I have noted many times that the Confessional Text position is a minority position, even among those who are confessionally Reformed. Does this mean this topic should not be discussed? Isn’t the Reformed Baptist position generally a minority position overall among those who are confessionally Reformed? Does this mean that a Reformed Presbyterian should refuse to debate baptism with a Reformed Baptist, because confessionally Reformed Baptists are only a “small minority” in the wider Reformed world?

On the other hand, is the TR position really a minority position when we consider the fact that a great number of Christians all over the world, from many different denominations (from Pentecostals to Eastern Orthodox) continue to read and use translations (in various languages) based on the traditional text? In the English-speaking world, for example, the KJV and NKJV continue to be consistent best-sellers. Recent surveys by Lifeway suggest that many still prefer to read the KJV.

Does JW only engage in debates with those who are deeply involved in mainstream academic scholarship? A survey of his past debates does not indicate that this is the case. Is JW being inconsistent, attempting to justify and excuse his refusal to debate this topic?

JW notes the dialogue I had with James Snapp and Peter Gurry. Should Peter Gurry not have engaged in a conversation with me and Pastor Snapp, because we did not hold the proper credentials? Should Bart Ehrman have refused to make his one and only joint appearance with JW 11 years ago, since JW does not have proper academic credentials and has never published any academic works in the field of text criticism? The readers can make their own judgments regarding JW’s objections.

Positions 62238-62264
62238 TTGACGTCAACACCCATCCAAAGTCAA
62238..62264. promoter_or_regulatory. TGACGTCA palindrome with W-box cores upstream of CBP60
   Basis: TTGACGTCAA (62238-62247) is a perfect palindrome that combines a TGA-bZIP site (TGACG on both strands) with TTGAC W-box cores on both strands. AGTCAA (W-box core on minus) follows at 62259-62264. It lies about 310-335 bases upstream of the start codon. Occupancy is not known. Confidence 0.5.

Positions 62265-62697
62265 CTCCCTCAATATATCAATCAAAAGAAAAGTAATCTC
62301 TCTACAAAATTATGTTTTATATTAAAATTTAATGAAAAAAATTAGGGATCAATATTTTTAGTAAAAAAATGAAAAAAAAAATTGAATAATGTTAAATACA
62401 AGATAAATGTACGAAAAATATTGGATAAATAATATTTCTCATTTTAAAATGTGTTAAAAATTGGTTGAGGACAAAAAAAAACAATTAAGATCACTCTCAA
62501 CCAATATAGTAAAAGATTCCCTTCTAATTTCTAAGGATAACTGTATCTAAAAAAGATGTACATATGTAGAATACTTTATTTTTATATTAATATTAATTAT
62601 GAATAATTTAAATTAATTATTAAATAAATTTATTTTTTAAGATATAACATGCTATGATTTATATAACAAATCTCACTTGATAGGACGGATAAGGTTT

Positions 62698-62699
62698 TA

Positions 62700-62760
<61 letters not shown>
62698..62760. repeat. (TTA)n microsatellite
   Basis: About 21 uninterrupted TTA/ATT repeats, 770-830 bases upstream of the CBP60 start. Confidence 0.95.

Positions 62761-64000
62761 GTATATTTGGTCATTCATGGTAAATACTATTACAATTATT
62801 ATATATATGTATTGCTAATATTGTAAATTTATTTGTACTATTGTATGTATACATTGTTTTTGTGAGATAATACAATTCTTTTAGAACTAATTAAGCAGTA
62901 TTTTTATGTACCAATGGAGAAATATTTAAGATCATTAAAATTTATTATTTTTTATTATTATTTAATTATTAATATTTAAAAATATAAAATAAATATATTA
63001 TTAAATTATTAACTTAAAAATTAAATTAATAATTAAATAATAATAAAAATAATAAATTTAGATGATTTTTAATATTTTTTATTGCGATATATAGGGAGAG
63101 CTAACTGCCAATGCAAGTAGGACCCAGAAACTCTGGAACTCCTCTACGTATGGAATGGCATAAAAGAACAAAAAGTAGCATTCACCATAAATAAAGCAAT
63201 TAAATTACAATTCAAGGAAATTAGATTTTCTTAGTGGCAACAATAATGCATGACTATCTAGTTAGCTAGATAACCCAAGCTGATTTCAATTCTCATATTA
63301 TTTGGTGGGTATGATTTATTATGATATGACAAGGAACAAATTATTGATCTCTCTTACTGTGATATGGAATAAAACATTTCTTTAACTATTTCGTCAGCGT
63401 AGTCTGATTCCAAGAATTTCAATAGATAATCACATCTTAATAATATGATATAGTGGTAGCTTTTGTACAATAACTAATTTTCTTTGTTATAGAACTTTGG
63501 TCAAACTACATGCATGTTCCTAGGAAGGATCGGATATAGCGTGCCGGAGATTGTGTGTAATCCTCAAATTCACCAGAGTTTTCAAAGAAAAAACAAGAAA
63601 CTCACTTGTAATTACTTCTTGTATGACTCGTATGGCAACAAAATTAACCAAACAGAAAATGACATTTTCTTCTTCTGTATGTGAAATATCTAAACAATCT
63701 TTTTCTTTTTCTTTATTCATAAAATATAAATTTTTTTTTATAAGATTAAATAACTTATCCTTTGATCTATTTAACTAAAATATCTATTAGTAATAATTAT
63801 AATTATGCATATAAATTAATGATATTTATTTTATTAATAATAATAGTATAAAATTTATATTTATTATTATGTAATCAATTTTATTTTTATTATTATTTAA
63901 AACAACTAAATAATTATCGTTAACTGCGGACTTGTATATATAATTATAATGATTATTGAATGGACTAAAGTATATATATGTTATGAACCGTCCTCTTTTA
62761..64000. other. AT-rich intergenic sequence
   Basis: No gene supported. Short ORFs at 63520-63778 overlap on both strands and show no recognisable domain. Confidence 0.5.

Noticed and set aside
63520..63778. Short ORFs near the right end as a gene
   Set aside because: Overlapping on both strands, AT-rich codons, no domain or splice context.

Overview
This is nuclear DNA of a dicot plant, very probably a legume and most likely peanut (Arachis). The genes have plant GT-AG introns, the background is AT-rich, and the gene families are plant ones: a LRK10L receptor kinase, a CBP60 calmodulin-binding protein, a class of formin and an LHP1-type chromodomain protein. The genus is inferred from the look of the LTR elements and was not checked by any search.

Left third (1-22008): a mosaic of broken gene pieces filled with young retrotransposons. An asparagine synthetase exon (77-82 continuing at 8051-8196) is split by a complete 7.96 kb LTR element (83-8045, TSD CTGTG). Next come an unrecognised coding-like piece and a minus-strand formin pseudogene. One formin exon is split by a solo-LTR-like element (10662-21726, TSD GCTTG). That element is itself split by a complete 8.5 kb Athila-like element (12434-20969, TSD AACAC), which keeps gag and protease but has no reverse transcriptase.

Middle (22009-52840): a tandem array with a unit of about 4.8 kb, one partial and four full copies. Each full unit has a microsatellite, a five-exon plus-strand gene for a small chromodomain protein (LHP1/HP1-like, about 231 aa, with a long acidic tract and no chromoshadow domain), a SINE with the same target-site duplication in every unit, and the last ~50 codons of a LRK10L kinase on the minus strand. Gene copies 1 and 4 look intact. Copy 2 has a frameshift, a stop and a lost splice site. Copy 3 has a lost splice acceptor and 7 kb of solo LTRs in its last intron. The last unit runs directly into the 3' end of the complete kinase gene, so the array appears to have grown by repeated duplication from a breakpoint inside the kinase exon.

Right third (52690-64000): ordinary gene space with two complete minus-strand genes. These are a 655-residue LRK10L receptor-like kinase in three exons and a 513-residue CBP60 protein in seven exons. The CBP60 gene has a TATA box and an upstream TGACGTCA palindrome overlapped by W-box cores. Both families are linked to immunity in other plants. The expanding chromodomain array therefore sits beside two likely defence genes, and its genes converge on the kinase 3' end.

Why does JW refuse to debate Mark 16:9-20?

Now, there are a shelf full of books on such topics as the longer ending of Mark, the Pericope Adulterae, etc. In fact, there is a fine 4-position book on the topic that was published just over a decade ago (I would primarily agree with Daniel Wallace’s chapter). There is profit from discussing this text amongst those whose positions are dependent upon textual critical analysis, manuscripts, etc.

Response: So, is JW saying that the discussion of textual variants such as Mark 16:9-20 and John 7:53—8:11 has been so thoroughly and definitively discussed in academia that there is not need for any further discussion of these matters? Really? Is this the way academic research and discourse works? Hardly! These issues are still hotly debated and discussed by scholars and laymen alike.

JW notes the book on four perspectives on the ending of Mark. Yes, I know the book well. I wrote an extended scholarly review of the book that was published in the journal American Theological Inquiry (even though I hold a minority position in text criticism and am not apparently engaged in “real” academic research). I’d love to hear JW explain why he rejects Dr. Maurice Robinson’s winsome arguments in that book in favor of the originality and authenticity of the traditional ending of Mark. Surely, that brief book is not the end of the discussion. Why does JW refused to debate Mark 16:9-20?